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    ‘The Rover’, the latest feature from David Michôd, releases a new trailer

    While already having numerous short films under his belt, filmmaker David Michôd made a big splash in 2010 with Animal Kingdom, his first directorial feature film, which he also wrote. Having also co-written Hesher, many people in the film community were interested to see where Michôd would go next, which led to excitement at the announcement […] More

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    TIFF Presents Canada’s Top Ten Screenings

    Toronto – On December 4th, TIFF saluted the best of Canadian Cinema at the 12th Annual Canada’s Top Ten industry event, hosted by Sarah Gadon (Cosmopolis, A Dangerous Method) and Don McKellar (Blindness, Trigger). A panel of industry professionals selected the top 10 Canadian feature and short films. TIFF Senior Programmer Steve Gravestock said that this […] More

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    ‘Cosmopolis’ would have got the readers of Wired jolly excited a dozen years ago but now feels like a period piece

    Cosmopolis Directed by David Cronenberg Written by David Cronenberg Canada / France, 2012 ‘I know this’  is a frequent mantra of many of the broadly stricken characters in David Cronenberg’s film Cosmopolis, his new adaptation of the 2003 novella by Dom Delillo, as a statement of fact it is as reliable and secure as this wildly uneven post-millennium study which feels at […] More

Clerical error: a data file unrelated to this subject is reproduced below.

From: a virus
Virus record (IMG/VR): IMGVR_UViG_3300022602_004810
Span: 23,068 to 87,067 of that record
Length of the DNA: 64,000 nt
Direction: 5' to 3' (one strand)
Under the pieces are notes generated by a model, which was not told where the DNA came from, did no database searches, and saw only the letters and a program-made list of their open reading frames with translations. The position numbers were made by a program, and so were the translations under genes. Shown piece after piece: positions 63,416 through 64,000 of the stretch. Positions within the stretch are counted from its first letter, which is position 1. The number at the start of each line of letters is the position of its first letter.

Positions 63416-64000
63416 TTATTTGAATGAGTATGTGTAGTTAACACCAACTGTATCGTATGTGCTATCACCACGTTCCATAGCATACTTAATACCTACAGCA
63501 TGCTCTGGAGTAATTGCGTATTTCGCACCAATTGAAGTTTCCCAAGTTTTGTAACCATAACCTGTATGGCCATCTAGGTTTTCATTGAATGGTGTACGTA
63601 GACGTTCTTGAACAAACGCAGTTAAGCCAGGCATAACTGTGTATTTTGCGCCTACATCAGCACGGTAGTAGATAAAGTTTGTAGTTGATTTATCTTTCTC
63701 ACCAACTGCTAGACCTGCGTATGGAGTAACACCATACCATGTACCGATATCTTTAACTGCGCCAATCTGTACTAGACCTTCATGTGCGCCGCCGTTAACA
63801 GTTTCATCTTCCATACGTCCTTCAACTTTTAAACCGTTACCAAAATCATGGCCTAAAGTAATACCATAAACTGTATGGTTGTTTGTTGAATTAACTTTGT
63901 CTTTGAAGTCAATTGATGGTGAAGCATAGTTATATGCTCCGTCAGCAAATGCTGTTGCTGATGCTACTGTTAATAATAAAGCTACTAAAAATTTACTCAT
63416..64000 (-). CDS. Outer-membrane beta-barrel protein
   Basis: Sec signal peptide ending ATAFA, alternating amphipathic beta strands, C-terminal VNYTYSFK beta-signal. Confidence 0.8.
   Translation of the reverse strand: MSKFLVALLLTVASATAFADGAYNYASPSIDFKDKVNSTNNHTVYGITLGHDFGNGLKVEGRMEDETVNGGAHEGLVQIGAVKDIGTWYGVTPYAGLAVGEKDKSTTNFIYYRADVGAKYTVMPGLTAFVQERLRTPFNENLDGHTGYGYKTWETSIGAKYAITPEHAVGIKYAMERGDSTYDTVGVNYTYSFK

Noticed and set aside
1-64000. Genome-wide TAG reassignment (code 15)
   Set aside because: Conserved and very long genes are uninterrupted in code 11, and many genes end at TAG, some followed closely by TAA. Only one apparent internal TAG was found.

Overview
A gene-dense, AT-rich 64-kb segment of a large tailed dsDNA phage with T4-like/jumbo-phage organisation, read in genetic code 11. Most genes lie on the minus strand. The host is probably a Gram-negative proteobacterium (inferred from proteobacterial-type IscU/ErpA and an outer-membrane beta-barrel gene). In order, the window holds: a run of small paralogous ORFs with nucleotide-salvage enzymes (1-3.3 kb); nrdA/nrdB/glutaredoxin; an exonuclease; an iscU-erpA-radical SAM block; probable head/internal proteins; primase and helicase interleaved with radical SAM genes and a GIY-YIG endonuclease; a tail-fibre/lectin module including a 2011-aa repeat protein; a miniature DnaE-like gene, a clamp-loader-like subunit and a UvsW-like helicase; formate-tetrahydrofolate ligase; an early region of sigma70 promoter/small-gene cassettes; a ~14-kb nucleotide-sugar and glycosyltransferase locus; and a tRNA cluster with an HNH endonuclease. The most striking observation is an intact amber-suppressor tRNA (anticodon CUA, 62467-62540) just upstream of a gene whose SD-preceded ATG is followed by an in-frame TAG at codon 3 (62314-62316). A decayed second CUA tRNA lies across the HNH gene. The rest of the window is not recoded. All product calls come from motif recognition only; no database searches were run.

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    Too much of ‘Cosmopolis’ feels like lifeless posturing

    Cosmopolis Written for the screen and directed by David Cronenberg Canada/France/Portugal/Italy, 2012 Though dissimilar in regards to thematic or narrative content, Cosmopolis bears a noticeable similarity to David Cronenberg’s last film, A Dangerous Method, in that both are heavily packed with lengthy, slow-moving conversation sequences that are predominantly free of sound outside of the spoken […] More